Based upon the change in the Statute, certain expenditures that were previously deducted are no longer deductible for purpose of setting a child support order.
No Longer Deductible
Unlike in the prior statute, union dues, student loans, and, under some circumstances, mandatory retirement contributions required by law or as a condition of employment are not deductible. 750 ILCS 5/505 (a)(3)(D) states that the individualized tax amount includes social security or self-employment tax if applicable (or, if none, mandatory retirement contributions required by law or as a condition of employment). So the Statute apparently only permits you to take a deduction if you are not deducting social security or self-employment tax. Some IRMF employment will deduct both social security and a pension. Under the new statute, these employments will not be able to deduct both.
medical expenditures necessary to preserve life or health, reasonable expenditures for the benefit of the child and the other parent, exclusive of gifts used to be deductible. Now they are a basis to deviate from guidelines rather than a deduction from gross income to calculate a child support obligations.
Prior support orders are now Adjustments to gross income 750 ILCS 5/505 (a)(3)(E) that will reduce the standardized or individualized tax amounts before child support is calculated. This is more of a change in terminology, as prior orders were always deductible. However, the new Statute does not distinguish between older and younger children.
Multi-family adjustment with court order: a deduction from net income in the amount of child support actually paid by a parent pursuant to a court order. This ends the first in time rule that previously held that a parent’s oldest children were a senior obligation, and their support was calculated without reference to support orders for younger children.
Illinois Senate Bill 69 (which has passed both house of the Illinois legislature but is not yet signed by the governor) added an adjustment for child support payment made without a court order. It does provide that the payment is for a presumed, acknowledged or adjudicated child living in or outside of that parent’s household. So this deduction is only available if the Father has some legal basis for supporting the child.
There is also an adjustment for spousal maintenance paid in the current case. Senate Bill 69 added an adjustment for a former spouse paid pursuant to a court order.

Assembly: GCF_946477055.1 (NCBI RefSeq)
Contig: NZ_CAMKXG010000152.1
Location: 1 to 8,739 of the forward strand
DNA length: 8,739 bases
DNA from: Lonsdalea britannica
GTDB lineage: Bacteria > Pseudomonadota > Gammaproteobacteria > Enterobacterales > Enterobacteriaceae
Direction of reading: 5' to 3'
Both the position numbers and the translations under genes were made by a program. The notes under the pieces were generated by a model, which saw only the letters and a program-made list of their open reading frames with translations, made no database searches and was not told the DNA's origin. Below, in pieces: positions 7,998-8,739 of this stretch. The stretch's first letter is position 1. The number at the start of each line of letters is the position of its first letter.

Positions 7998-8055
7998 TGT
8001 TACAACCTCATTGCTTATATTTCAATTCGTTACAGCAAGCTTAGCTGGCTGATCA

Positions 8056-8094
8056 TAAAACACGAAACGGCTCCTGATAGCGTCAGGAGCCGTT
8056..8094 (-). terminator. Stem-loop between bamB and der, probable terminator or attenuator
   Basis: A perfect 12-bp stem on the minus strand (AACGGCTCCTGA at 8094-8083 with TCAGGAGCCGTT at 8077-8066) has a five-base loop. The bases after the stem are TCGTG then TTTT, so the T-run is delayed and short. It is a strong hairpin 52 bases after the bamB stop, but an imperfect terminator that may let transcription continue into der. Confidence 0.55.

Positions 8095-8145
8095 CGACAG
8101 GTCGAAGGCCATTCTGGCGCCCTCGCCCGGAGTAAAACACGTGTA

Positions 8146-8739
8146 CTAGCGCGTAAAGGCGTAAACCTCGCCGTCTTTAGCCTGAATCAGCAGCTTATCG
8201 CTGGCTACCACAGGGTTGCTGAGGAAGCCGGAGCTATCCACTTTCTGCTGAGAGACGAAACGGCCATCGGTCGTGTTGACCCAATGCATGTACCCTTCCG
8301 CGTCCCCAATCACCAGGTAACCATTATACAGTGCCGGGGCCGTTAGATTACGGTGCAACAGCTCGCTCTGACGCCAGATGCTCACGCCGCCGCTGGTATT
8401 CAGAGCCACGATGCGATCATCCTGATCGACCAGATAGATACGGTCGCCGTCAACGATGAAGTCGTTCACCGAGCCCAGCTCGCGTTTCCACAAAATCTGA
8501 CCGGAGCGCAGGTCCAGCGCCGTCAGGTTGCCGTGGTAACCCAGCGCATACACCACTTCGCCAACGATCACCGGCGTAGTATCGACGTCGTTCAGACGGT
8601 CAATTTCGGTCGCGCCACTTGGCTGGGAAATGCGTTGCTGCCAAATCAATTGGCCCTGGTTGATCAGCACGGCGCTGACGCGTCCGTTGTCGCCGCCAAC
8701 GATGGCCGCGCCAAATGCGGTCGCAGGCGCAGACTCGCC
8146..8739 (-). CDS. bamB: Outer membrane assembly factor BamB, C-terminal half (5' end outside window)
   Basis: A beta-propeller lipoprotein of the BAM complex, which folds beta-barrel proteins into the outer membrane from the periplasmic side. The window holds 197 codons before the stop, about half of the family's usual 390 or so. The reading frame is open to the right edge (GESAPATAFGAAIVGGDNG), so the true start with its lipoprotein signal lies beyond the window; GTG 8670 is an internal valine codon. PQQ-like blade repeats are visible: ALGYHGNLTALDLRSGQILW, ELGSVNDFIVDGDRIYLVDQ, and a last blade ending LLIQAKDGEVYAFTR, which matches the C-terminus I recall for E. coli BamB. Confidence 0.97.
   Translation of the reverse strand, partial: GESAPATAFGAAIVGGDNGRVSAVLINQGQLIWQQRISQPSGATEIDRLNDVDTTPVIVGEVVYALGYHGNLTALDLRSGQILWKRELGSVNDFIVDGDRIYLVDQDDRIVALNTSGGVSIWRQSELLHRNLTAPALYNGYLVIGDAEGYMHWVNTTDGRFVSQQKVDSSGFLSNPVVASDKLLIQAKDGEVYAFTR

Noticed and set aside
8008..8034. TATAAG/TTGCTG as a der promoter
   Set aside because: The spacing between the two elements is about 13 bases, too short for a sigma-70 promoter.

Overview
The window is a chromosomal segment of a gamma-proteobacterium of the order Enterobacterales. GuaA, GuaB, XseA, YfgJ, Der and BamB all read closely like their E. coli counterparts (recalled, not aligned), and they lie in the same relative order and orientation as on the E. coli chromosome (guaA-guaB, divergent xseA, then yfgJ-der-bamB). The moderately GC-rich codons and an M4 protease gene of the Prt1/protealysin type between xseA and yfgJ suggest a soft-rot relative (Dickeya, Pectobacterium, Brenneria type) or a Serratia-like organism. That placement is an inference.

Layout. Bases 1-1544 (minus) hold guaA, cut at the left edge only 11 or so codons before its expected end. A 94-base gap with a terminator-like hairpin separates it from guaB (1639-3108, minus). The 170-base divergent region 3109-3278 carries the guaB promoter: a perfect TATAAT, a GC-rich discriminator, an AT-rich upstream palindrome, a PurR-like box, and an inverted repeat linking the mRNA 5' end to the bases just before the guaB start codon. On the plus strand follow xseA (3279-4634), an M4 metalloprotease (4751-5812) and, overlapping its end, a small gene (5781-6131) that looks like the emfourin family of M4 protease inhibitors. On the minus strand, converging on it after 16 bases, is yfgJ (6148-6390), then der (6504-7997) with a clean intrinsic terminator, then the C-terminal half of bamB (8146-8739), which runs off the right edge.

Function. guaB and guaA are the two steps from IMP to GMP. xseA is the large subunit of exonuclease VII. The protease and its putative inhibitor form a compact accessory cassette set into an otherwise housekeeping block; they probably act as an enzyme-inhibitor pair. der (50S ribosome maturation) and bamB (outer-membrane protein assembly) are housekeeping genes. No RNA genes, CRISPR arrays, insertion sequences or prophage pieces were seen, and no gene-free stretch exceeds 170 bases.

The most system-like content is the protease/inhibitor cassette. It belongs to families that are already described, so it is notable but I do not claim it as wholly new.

Business income is codified now as gross receipts minus ordinary and necessary expenses required to carry on trade or business. Reimbursement or in-kind payments are income and are included in the calculation if they are significant in amount and reduce personal expenses. A court has the authority to disregard a business deduction it believes was incurred unnecessarily or is unreasonable.
A minimum order increases from $10 per month to $40 per month. There is a rebuttable presumption that an obligor who makes less than 75 percent of poverty should pay the minimum.
However, it isn’t a true minimum. There is a presumption of a zero-dollar child support order for parents with no gross income, who receive only means tested assistance, who cannot work due to disability, incarceration, or institutionalization. Also for parents at 75 per cent of poverty guidelines and multiple obligations, a maximum obligation of $120 per month divided equally among all of his or her children.
The new Statute provides for imputing income to a parent who is voluntarily unemployed or underemployed. It is calculated on the basis of a determination of potential income.
Factors for potential income: work history, occupational qualifications, prevailing job opportunities, ownership by a parent of a substantial non-income producing asset, and earnings level in the community.
Insufficient work history creates a rebuttable presumption that an obligor’s potential income may be 75 percent of poverty guidelines and therefore, would be a support order of $40 per month.